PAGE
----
While it must be emphasized that a policyholder’s entitlement to coverage is dependent upon the precise language of the policy at issue and the specific facts of each case, the recognition by many courts that a subpoena is a “claim” under D&O policies opens the door for potential recovery in a variety of circumstances, says Benjamin Tievsky of Orrick Herrington & Sutcliffe LLP.
In keeping with commercial real estate guarantors’ expectations of what it means to sign a “bad boy” guaranty, the Southern District of New York’s ruling in CP III Rincon Towers v. Cohen has turned the tide against recent decisions that purport to apply “plain language” in a way that causes commercially unreasonable and absurd results, say Janice Mac Avoy and Gregg Weiner of Fried Frank Harris Shriver & Jacobson LLP.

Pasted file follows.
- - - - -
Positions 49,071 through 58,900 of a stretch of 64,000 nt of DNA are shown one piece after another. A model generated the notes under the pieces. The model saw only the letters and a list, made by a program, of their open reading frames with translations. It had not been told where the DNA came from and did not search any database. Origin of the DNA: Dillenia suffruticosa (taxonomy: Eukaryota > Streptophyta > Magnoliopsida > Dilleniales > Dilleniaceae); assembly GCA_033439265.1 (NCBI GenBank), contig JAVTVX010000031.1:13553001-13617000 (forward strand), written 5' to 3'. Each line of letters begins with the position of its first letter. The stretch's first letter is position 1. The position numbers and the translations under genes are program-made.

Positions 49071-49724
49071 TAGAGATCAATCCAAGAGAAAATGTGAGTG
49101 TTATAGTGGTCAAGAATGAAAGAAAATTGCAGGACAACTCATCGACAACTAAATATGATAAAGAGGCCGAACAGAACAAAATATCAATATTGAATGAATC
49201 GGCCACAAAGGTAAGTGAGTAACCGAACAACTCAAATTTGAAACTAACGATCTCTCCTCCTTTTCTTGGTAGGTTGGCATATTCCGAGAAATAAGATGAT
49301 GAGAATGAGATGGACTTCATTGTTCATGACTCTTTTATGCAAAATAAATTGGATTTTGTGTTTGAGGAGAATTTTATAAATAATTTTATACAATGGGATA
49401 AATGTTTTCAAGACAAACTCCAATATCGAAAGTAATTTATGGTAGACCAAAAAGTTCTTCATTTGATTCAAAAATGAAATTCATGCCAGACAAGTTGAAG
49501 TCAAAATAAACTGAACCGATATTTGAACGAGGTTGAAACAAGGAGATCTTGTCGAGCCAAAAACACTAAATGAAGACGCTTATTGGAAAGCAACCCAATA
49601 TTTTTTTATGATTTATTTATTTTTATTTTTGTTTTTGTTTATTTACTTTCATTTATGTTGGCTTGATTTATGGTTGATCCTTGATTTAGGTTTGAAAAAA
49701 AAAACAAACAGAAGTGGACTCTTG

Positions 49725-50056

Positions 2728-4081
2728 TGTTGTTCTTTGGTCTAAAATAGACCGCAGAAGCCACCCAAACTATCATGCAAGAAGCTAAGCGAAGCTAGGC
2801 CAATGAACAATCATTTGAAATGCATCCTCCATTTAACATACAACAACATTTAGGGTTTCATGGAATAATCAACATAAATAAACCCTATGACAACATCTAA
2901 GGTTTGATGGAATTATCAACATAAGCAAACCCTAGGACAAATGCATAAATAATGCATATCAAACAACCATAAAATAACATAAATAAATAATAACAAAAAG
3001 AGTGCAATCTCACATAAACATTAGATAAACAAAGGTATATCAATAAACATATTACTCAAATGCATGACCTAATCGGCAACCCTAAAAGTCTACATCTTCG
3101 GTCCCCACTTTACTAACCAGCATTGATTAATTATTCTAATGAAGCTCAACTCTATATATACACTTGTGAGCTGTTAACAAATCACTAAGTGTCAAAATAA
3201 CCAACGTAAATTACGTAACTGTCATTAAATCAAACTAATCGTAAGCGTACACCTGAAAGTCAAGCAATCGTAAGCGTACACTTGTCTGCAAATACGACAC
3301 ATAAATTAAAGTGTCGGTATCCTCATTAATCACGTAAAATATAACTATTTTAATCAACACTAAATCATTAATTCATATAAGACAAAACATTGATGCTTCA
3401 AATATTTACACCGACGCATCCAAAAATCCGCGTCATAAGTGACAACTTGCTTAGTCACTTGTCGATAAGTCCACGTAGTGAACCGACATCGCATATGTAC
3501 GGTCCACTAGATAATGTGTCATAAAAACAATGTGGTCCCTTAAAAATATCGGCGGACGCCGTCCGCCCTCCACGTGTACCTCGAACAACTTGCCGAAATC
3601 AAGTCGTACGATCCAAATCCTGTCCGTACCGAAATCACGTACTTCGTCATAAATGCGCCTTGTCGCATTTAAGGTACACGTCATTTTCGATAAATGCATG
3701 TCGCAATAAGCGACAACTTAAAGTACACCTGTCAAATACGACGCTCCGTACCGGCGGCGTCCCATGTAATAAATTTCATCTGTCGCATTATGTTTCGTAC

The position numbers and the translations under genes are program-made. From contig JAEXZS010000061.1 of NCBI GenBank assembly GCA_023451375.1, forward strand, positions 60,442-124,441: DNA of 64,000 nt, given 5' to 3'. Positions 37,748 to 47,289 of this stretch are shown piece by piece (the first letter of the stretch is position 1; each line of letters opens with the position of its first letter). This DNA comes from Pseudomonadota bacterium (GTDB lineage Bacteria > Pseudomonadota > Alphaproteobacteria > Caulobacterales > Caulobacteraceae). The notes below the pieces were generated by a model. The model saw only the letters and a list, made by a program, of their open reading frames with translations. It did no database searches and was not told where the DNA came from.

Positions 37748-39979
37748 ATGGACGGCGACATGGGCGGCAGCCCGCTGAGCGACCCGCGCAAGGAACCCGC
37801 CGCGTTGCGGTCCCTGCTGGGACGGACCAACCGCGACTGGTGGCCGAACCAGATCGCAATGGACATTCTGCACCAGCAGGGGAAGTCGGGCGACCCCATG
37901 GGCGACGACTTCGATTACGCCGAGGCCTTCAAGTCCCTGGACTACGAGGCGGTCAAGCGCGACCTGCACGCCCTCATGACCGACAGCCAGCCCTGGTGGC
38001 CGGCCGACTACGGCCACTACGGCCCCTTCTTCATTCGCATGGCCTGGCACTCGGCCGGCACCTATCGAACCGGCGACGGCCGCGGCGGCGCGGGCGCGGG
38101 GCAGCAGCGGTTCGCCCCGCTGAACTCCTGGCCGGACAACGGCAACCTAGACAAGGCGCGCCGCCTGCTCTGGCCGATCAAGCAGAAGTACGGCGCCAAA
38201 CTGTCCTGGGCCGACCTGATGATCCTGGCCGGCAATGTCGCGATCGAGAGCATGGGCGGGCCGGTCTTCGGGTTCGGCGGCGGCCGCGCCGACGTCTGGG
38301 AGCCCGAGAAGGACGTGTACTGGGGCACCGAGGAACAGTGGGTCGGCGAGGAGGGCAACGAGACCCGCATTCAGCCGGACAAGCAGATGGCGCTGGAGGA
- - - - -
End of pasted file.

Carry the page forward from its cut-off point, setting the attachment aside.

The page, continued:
Far from being some secret Skull and Bones-like project, the American Law Institute's Principles of Liability Insurance are presently the most talked-about subject among liability insurance professionals. As for their possible significance for liability coverage issues, there wouldn’t be all this talk if there were nothing to see, says Randy Maniloff of White and Williams LLP.
Insurance should cover income loss not only when operations are completely shuttered, but also when your business is partially suspended — a distinction important to hotel owners and operators, with services more likely to operate on a reduced level after a loss. Today, some policies affirmatively state the extent of business slowdown coverage to avoid court decisions that narrowly interpret coverage extended under older policy forms, say Allen Wolff and Vianny Pichardo of Anderson Kill PC.
More courts than not have found that the government bears the burden of proving that a remote tippee knew that the tipper received some form of personal benefit, so the inevitable question is whether the government will reverse course and seek to prove that Rajarengan Rajaratnam knew that his brother Raj's tippers received a personal benefit, rather than running the risk of having a reversal of any conviction of Rajarengan, says Michele Adelman of Foley Hoag LLP.